Bharatiya Reserve Bank Note Mudran Private Limited (BRBNMPL)

The Reserve Bank established BRBNMPL in February 1995 as a wholly-owned subsidiary to augment the production of bank notes in India and to enable bridging of the gap between supply and demand for bank notes in the country. The BRBNMP L has been registered as a Public Limited Company under the Companies Act, 1956 with its Registered and Corporate Office situated at Bengaluru. The company manages two Presses, one at Mysore in Karnataka and the other at Salboni in West Bengal.

National Bank for Agriculture and Rural Development (NABARD)

National Bank of Agriculture and Rural Development (NABARD) is one of the subsidiaries where the majority stake is held by the Reserve Bank. NABARD is an apex Development Bank with a mandate for facilitating credit w for promotion and development of agriculture, small-scale industries, cottage and village industries, handicraft and other rural craft. It also has the mandate to support all other allied economic activities in rural areas, promote integrated and sustainable rural development and secure prosperity of rural areas.

Categories of NPAs

Banks are required to classify non-performing assets further into the following three categories based on the period for which the asset has remained non-performing and the realisability of the dues:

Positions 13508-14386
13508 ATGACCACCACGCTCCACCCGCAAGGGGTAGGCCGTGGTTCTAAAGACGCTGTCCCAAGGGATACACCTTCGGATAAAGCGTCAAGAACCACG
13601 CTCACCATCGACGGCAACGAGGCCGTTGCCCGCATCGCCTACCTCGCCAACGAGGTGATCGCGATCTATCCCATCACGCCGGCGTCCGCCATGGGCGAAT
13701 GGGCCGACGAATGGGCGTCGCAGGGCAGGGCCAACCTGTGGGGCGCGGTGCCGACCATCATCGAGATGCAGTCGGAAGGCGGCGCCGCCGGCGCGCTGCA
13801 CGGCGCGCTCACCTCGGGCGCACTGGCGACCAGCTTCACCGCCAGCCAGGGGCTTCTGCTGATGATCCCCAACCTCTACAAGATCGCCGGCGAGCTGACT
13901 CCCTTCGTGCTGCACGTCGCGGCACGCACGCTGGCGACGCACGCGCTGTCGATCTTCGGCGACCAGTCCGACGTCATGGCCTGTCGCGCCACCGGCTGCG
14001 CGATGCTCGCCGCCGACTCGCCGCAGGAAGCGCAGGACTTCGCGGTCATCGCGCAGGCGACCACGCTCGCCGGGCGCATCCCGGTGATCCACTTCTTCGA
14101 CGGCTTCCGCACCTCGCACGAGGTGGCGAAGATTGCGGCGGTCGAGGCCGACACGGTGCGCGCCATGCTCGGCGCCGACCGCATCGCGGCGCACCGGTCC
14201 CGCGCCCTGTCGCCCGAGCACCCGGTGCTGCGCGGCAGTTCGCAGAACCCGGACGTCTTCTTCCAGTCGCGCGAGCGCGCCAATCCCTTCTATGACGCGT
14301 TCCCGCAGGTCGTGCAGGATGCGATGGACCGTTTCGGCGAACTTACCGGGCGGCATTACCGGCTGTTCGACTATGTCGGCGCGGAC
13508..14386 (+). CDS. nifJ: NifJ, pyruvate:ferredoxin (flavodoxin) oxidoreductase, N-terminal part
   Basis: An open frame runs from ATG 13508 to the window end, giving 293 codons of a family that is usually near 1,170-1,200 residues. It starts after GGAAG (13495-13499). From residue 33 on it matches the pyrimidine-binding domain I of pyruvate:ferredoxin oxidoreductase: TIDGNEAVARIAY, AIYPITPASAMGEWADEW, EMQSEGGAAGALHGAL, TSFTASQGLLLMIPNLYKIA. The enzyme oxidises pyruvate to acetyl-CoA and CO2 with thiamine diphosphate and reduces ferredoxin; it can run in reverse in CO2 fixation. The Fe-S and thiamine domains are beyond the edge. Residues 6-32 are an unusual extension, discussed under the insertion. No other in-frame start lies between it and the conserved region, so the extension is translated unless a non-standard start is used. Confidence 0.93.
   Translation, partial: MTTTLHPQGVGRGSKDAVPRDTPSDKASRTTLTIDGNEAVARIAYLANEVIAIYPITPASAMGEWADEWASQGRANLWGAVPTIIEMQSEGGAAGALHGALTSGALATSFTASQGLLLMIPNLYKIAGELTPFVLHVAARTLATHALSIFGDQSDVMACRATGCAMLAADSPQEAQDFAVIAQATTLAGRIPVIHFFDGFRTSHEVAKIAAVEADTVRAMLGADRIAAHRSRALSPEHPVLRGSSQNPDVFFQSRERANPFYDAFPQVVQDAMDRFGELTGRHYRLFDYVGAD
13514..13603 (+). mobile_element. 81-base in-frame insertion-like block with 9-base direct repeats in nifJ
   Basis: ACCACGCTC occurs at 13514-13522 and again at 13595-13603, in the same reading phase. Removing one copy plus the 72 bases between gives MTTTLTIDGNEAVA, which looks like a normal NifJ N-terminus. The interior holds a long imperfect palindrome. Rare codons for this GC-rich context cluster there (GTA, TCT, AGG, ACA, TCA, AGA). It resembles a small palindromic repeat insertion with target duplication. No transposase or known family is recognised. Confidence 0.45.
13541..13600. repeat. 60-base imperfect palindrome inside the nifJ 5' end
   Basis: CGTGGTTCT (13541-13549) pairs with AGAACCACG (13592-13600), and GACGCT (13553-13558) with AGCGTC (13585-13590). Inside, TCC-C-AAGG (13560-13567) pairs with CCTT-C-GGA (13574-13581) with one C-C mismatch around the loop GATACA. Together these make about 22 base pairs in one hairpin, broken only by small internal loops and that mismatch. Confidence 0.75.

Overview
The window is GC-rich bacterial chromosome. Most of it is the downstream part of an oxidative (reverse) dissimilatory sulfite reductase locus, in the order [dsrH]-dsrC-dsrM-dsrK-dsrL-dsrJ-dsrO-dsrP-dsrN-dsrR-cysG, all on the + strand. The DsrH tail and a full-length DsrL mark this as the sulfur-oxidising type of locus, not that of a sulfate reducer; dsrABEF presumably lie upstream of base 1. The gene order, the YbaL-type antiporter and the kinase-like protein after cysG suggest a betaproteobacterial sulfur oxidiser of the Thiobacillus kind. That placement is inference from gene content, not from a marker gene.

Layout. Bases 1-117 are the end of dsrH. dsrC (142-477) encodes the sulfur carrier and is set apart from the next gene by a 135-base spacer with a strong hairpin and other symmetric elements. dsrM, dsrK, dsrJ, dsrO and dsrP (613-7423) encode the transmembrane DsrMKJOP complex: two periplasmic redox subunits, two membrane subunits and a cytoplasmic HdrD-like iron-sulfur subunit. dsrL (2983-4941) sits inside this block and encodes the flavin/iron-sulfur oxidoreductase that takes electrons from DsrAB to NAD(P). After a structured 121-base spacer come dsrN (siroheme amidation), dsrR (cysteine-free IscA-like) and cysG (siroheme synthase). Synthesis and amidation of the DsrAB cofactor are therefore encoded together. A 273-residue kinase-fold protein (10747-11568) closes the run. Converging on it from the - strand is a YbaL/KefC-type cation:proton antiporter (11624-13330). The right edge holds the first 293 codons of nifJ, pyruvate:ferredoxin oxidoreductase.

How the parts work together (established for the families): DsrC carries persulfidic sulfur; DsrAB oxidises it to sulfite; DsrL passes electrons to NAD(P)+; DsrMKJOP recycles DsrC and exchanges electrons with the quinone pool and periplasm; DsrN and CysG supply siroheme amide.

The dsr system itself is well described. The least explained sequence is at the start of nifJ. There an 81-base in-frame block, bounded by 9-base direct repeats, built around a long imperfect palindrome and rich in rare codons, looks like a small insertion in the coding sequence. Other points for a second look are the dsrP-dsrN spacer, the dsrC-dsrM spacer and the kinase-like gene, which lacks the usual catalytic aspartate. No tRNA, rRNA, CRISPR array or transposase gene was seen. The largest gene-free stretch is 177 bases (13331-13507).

Substandard Assets

With effect from 31 March 2005, a substandard asset would be one, which has remained NPA for a period less than or equal to 12 months. In such cases, the current net worth of the borrower/guarantor or the current market value of the security charged is not enough to ensure recovery of the dues to the banks in full.

Doubtful Assets

An asset would be classified as doubtful if it has remained in the substandard category for a period of 12 months. A loan classified as doubtful has all the weaknesses inherent in assets that were classified as substandard, with the added characteristic that the weaknesses make collection or liquidation in full � on the basis of currently known facts, conditions and values � highly questionable and improbable.

Loss Assets

Loss asset is one where loss has been identified by the bank or internal or external auditors or the RBI inspection, but the amount has not been written o wholly. In other words, such an asset is considered uncollectible and of such little value that its continuance as a bankable asset is not warranted although there may be some salvage or recovery value.

SARFAESI Act, 2002

The Securitization and Reconstruction of Financial Assets and Enforcement of Security Interest Act, 2002, allows banks and financial institutions to auction properties (residential and commercial) when borrowers fail to repay their loans. It enables banks to reduce their non-performing assets (NPAs) by adopting measures for recovery or reconstruction.